Mortgages get more expensive
Mortgage rates have been volatile in recent months, but aside from rates, these five trends could make the mortgages themselves more expensive in the upcoming months.
- A new federal regulation that restricts how loan officers are compensated might result in higher costs for borrowers.
- Borrowers who have low credit scores, small down payments or little equity relative to their home's value will be subject to higher interest rates on so-called conforming loans that lenders can sell to Fannie Mae or Freddie Mac.
- The Federal Housing Administration has raised its annual mortgage insurance premium by one-quarter of a percentage point on all 15-year and 30-year loans.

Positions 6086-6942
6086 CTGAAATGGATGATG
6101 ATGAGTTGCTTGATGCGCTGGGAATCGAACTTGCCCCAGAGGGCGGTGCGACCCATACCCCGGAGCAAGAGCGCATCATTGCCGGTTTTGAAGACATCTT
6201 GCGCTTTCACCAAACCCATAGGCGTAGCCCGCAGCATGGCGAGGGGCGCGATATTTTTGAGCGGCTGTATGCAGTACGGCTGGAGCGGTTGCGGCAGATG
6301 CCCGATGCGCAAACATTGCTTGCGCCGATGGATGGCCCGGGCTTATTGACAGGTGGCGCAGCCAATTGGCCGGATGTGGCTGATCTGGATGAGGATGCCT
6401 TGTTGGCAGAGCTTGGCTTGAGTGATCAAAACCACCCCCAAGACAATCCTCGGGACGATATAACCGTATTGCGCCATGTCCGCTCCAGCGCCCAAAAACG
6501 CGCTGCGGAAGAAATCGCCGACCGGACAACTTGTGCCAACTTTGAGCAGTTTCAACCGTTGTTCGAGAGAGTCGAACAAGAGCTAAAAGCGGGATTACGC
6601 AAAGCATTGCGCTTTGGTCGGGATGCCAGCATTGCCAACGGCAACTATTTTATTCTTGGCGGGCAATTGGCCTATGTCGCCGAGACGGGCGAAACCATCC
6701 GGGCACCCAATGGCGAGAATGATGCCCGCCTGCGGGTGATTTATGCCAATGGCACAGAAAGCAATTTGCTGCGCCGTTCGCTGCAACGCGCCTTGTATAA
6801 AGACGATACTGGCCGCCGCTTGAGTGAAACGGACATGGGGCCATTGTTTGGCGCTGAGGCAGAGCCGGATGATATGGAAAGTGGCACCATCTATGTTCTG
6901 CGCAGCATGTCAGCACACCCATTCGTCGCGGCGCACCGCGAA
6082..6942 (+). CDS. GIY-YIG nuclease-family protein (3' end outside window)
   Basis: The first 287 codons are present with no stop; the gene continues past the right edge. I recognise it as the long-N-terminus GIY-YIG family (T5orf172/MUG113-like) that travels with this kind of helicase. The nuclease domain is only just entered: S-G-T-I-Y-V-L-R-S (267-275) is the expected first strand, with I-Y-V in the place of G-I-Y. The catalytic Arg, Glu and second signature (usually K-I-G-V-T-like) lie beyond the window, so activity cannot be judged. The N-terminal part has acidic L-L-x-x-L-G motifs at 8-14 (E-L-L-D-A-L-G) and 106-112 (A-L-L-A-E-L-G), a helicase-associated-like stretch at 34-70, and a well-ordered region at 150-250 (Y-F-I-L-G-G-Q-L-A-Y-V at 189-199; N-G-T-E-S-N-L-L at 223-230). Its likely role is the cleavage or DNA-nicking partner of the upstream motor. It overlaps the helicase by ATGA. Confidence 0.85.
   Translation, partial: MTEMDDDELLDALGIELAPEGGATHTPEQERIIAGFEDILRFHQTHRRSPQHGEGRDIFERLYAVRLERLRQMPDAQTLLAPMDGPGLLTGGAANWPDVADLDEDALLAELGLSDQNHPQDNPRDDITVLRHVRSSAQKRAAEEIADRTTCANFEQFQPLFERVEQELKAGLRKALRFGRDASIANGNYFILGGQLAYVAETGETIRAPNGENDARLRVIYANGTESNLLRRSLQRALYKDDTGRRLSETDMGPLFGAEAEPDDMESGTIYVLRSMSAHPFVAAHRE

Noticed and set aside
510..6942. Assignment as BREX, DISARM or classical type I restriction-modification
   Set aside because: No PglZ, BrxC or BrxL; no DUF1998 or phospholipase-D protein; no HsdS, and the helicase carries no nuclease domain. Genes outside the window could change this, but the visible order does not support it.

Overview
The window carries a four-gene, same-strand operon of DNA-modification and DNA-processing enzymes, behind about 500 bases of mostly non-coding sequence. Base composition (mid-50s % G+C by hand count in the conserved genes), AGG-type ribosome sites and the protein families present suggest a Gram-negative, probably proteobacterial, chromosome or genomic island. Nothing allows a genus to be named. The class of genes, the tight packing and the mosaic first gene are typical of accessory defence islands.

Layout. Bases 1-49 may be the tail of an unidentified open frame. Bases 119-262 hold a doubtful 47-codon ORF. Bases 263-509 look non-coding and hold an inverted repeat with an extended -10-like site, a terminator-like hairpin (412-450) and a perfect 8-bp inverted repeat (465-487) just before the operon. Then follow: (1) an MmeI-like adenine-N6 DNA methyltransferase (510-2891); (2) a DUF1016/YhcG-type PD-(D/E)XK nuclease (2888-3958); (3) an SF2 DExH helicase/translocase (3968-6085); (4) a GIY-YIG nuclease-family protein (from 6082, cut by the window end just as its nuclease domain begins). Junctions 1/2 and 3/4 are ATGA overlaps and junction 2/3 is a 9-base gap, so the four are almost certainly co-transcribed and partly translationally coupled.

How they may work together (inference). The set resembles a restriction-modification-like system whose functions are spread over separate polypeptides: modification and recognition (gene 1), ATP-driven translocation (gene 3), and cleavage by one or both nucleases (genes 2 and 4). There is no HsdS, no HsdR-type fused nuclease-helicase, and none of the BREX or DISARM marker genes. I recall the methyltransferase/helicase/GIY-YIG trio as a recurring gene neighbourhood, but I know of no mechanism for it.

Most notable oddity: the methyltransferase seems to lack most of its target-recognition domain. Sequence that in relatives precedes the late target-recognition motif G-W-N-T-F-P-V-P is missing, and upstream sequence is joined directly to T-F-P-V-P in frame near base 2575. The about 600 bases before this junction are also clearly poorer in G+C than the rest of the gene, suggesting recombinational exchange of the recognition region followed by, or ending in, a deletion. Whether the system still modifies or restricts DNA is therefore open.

- Another development that eventually might lead to higher loan costs is the federal government's definition, proposed in late March, of a qualified residential mortgage, or QRM.
- Borrowers who live in a relatively expensive housing market and who want a loan of more than $625,500 will pay more for their mortgage later this year. Effective Oct. 1, the top limit for conforming loans is set to drop from the temporary $729,750 to the general $625,500 in high-cost housing markets. For more about mortgage costs, see "Watch for rising mortgage costs."